Director’s Cut: Crook’s Corner Book Prize Long List Announced

Crook's Corner Book Prize
Crook’s Corner Book Prize

12 books were recently named to the Crook’s Corner Book Prize Long list of exceptional debut novels set in the American South.

The Crook’s Corner Book Prize, inspired by the literary cafés of Paris, which boast traditions of conferring literary awards, is in its first year.

The idea makes sense, for Crook’s Corner Café & Bar, in Chapel Hill, NC,  has a rich history of supporting artists.

If you doubt that, take a look at the chainsawed Clyde Jones pig, mounted on the roof.

These 12 novels were selected from 68 submissions:

LEAVING TUSCALOOSA, Walter Bennett (Fuze Publishing)

CODE OF THE FOREST, Jon Buchan (Joggling Board Press)

A LAND MORE KIND THAN HOME, Wiley Cash (William Morrow)

GREEN GOSPEL, L.C. Fiore (Livingston Press)

BILLY LYNN’S LONG HALFTIME WALK, Ben Fountain (Ecco)

THE SILENCE OF BONAVENTURE ARROW, Rita Leganski (Harper Collins)

THE SECRETS OF MARY BOWSER, Lois Leveen (William Morrow)

THE TWELVE TRIBES OF HATTIE, Ayana Mathis (Knopf)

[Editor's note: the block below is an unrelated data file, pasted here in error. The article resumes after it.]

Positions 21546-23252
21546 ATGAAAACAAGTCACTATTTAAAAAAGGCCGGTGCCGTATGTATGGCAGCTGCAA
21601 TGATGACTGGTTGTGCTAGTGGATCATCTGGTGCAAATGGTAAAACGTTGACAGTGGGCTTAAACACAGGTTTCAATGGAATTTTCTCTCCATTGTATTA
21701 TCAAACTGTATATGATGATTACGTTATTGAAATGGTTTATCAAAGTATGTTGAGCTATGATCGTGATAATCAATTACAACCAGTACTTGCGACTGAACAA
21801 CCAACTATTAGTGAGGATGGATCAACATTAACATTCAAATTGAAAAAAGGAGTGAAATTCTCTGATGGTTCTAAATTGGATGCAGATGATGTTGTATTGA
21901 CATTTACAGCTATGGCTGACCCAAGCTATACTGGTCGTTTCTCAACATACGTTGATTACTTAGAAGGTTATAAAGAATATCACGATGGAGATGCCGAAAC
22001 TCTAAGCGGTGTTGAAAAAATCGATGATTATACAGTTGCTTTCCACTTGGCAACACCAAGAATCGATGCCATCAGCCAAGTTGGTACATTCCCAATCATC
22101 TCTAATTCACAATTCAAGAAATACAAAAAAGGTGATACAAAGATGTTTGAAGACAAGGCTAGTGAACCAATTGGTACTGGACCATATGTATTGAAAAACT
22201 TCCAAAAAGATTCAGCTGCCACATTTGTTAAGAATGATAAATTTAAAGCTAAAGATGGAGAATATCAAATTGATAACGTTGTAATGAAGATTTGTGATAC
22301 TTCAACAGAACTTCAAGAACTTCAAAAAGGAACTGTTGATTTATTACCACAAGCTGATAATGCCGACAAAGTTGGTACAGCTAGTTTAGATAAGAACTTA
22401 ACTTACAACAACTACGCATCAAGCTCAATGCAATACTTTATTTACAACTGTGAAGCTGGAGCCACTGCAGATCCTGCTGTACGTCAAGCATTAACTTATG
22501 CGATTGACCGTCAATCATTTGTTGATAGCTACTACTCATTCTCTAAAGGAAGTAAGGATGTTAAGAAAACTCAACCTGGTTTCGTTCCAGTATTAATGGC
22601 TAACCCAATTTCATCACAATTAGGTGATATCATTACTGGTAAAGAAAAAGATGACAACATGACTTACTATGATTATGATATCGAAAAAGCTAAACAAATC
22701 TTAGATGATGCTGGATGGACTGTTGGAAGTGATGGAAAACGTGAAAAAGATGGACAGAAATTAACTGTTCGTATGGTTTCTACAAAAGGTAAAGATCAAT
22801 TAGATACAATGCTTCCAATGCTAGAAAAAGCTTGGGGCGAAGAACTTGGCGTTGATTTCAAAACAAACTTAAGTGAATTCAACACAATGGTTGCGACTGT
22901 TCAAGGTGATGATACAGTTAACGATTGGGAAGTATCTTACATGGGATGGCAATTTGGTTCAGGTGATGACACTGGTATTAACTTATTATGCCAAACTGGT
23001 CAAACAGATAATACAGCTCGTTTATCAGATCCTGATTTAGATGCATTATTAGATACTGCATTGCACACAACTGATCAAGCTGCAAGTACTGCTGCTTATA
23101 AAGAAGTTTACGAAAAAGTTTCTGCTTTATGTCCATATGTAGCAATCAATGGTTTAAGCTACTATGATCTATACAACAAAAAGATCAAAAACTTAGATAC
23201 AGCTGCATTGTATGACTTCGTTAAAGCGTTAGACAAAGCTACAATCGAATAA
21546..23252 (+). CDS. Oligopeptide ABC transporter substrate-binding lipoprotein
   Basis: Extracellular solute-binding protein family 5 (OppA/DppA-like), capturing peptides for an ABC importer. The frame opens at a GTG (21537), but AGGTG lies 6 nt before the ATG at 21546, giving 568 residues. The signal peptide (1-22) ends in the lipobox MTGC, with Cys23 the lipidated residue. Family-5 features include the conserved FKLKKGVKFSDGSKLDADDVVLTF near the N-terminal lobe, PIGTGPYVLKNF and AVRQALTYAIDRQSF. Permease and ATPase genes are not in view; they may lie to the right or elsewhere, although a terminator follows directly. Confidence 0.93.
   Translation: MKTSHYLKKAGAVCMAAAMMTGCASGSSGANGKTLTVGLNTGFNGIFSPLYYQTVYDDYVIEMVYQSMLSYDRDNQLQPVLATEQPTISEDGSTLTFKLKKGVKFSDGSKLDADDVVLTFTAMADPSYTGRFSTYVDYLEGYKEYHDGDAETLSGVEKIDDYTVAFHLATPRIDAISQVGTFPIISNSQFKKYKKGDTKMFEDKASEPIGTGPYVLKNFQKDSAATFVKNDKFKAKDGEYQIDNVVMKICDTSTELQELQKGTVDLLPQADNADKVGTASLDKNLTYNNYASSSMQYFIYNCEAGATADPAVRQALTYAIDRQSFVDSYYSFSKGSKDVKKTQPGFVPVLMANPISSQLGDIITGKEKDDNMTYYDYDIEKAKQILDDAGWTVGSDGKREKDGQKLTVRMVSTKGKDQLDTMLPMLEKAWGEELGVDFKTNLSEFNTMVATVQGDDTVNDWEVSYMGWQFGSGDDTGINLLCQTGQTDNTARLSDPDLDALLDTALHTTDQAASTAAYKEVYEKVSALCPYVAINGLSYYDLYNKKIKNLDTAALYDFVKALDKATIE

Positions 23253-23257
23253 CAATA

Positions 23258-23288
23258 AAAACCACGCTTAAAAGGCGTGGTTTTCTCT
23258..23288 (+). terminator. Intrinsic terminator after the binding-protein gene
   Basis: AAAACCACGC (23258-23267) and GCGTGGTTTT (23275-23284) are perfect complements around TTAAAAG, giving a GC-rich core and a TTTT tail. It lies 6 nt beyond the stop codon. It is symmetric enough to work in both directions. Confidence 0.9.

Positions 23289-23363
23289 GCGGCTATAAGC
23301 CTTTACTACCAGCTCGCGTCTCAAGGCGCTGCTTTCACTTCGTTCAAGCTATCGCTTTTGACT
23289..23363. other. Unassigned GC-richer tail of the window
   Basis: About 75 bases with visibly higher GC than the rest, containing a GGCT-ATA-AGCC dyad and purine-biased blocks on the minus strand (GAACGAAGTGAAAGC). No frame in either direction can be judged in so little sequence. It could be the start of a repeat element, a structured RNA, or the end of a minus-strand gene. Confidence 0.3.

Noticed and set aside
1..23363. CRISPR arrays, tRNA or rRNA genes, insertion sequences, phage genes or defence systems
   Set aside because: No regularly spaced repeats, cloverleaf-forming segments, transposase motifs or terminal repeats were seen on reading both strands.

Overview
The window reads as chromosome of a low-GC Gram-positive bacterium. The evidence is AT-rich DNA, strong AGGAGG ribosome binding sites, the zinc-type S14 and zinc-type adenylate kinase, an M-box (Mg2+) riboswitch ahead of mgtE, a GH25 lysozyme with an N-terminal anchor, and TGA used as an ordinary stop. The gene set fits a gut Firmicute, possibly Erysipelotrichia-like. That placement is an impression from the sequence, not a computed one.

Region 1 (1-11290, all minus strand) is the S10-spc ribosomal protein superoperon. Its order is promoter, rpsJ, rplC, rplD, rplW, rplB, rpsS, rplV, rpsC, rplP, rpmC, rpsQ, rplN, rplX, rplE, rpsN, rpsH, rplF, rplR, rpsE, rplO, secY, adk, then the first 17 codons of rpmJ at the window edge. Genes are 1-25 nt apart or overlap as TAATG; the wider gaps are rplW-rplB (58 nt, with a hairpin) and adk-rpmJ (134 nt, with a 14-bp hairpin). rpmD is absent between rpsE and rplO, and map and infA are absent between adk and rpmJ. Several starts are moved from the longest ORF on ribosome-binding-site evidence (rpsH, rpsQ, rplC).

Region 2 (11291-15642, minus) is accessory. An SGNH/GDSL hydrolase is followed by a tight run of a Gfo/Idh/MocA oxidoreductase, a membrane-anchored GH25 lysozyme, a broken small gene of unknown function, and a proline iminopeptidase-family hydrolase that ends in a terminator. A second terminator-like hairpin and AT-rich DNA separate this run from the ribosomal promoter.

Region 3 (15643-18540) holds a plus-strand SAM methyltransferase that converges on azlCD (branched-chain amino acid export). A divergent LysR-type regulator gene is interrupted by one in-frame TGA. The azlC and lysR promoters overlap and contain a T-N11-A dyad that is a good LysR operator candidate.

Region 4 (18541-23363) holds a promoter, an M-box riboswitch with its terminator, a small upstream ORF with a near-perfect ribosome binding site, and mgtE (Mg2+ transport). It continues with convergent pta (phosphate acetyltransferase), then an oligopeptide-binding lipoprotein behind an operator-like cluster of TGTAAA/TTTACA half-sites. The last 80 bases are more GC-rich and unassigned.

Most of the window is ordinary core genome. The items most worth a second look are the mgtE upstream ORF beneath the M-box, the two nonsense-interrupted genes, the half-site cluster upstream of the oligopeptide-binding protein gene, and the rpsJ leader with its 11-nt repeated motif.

THE ENCHANTED LIFE OF ADAM HOPE, Rhonda Riley (Ecco)

GLOW, Jessica Maria Tuccelli (Viking/Penguin)

THE FAMILY FANG, Kevin Wilson (Harper Collins)

WASH, Margaret Wrinkle (Atlantic Monthly Press)

The Crook’s Corner Book Prize Foundation will choose four finalists from the 12 books on the Long List. The finalists will be announced November 15. From the four finalists, Jill McCorkle, author most recently of Life After Life, will choose the first winner of the Crook’s Corner Book Prize.

The winning author will receive a cash prize of $1000. And, in a nod to the Gallic inspiration for the award, one free glass of wine per day whenever he or she visits Crook’s during the year of the award.

When Katharine Walton, the fevered mind behind the award idea, phoned to ask my opinion of the enterprise, I told her, in my best quote-rendereing voice, “The linkages between good writing and good food and drink are clear and persistent. I can’t imagine a better means of celebrating their entwining than this innovative award. The only fault I find is with the beverage that will be tendered to the winner. Bourbon seems a better choice.”

No one listened to me about the bourbon. But I pass this along anyway, for I think this idea is splendid.